Another local pet has fallen victim to a rattlesnake bite in Idyllwild. Nancy and Steve Carter contacted the Town Crier to advise that a rattlesnake had bitten their 7-and-a-half-year-old Red Boston terrier, Rosie, in the eye on Sunday.
The couple rushed Rosie to the Banning Veterinary Hospital where Dr. Mart Westbrook administered the antivenin. “She was in respiratory distress, her eye was swollen with an injury to her cornea, and her tongue was also swollen,” Westbrook said. “She was not experiencing any seizures, as we sedated her immediately.” Despite administering the antivenin, Rosie succumbed to her injury.
This is the second report in less than a month of a pet being killed by a rattlesnake. Lucky, the 50-pound Australian shepherd-mix owned by Kathy Keane was also most likely killed by a Southern Pacific rattlesnake, according to snake authority Dr. William K. Hayes, professor of biology at Loma Linda University, based on Lucky’s symptoms. The venom of the Southern Pacific contains a deadly neurotoxin. The antivenin is not available locally.
The major difference in the two deaths was the location of the dogs’ encounter with the rattlesnakes. Lucky was hiking with Keane at a trail near Delano Road in Idyllwild, while Rosie was on the deck of the Carter’s home in Fern Valley near the Iron Garden on Wayne and Darrell. Nancy is despondent over the death. “Rosie was out on our deck that wraps around our house. Our property is clean, our deck is clean. The snake was behind a storage container.” Steve shot the snake and skinned it. He brought the snake skin to the Town Crier office where it was photographed. “I have lived here 11 years and this is the first rattlesnake I have seen,” he said. The snake was approximately 3 feet long and had eight rattles.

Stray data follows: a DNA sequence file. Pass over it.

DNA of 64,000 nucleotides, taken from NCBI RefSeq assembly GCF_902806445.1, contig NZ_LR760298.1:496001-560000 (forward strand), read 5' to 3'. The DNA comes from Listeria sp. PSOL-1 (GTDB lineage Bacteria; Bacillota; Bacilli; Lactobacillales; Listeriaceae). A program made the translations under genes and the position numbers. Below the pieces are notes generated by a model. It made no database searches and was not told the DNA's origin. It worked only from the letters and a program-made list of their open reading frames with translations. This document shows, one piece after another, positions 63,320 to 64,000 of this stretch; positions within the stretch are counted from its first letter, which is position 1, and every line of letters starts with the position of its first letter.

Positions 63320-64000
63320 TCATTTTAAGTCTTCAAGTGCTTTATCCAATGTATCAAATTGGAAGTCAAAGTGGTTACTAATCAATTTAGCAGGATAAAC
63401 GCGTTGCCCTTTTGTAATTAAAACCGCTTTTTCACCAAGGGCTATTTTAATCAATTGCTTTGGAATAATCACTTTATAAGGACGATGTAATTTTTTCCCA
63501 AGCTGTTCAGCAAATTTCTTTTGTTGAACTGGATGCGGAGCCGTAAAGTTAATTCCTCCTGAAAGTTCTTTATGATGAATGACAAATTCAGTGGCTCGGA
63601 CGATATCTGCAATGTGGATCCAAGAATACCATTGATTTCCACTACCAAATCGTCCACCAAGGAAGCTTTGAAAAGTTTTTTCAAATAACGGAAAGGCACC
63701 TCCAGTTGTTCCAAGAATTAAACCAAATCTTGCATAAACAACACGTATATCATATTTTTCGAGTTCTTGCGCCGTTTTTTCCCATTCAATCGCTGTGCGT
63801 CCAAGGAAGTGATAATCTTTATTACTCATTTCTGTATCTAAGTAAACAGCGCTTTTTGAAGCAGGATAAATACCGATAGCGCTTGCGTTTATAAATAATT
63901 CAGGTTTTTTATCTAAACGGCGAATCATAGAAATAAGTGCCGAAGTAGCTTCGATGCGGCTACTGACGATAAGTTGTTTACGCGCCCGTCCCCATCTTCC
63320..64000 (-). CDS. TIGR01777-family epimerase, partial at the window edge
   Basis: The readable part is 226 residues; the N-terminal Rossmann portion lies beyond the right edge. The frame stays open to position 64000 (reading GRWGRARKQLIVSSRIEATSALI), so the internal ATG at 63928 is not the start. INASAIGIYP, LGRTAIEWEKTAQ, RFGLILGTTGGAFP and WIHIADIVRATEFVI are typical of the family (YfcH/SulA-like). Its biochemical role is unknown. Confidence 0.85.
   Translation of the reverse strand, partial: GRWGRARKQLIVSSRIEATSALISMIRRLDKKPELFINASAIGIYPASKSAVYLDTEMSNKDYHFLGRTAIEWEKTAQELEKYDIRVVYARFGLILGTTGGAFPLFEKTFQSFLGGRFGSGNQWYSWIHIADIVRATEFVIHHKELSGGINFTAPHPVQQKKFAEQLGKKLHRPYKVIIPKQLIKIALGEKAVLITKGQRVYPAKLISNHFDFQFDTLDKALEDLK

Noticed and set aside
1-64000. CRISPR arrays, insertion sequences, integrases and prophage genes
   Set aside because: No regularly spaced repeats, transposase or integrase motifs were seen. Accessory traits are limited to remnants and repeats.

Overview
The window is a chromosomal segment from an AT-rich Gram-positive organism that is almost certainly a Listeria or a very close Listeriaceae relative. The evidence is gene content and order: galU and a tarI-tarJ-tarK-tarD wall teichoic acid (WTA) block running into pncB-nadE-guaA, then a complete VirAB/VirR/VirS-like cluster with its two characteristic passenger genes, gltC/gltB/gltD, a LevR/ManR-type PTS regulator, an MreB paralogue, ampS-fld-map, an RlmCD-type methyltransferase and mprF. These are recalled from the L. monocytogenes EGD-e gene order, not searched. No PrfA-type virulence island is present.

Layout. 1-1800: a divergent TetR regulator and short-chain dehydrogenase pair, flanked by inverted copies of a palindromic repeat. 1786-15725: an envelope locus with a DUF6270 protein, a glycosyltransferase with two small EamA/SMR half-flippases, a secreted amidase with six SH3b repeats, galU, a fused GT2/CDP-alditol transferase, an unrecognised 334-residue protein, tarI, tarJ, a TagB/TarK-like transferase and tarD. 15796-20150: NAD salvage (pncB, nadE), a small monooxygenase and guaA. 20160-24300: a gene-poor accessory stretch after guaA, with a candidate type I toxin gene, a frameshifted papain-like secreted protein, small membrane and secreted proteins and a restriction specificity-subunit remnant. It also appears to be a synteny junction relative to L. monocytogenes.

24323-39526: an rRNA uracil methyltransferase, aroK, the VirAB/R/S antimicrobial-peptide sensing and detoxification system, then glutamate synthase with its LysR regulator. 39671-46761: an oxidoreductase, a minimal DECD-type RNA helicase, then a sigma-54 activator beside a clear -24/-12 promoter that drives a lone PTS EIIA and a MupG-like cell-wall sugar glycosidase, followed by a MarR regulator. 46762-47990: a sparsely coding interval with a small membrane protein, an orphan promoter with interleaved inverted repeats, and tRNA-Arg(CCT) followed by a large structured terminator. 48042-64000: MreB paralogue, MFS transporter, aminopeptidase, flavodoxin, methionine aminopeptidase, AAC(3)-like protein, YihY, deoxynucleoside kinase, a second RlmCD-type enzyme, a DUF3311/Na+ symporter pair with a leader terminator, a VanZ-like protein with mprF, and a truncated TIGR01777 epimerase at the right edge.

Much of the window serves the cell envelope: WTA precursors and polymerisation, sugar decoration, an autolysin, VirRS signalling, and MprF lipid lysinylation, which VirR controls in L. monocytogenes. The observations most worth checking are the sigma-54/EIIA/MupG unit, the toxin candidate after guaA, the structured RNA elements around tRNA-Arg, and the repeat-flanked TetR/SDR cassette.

Wildlife Biologist Todd Hoggan identified the snake Steve brought to the Town Crier office (the snake is the same as in the photo accompanying this article) as a Southern Pacific rattlesnake. “It’s the time of year. You’ve got to be really careful where you put your hands, where you walk,” Hogan said.
Keane is working to develop a local foundation to raise funds to purchase and maintain a local supply of the CroFab antivenin (appropriate for treatment of a Southern Pacific rattlesnake or a Mojave green bite), as well as training for a local person to administer the vaccine. For more information, contact Kathy Keane at firstname.lastname@example.org.
On Sunday, July 20, rattlesnake aversion training for dogs will be offered on the Hill by Natural Solutions. For more information, visit http://socalrattlesnakeavoidancetraining.com.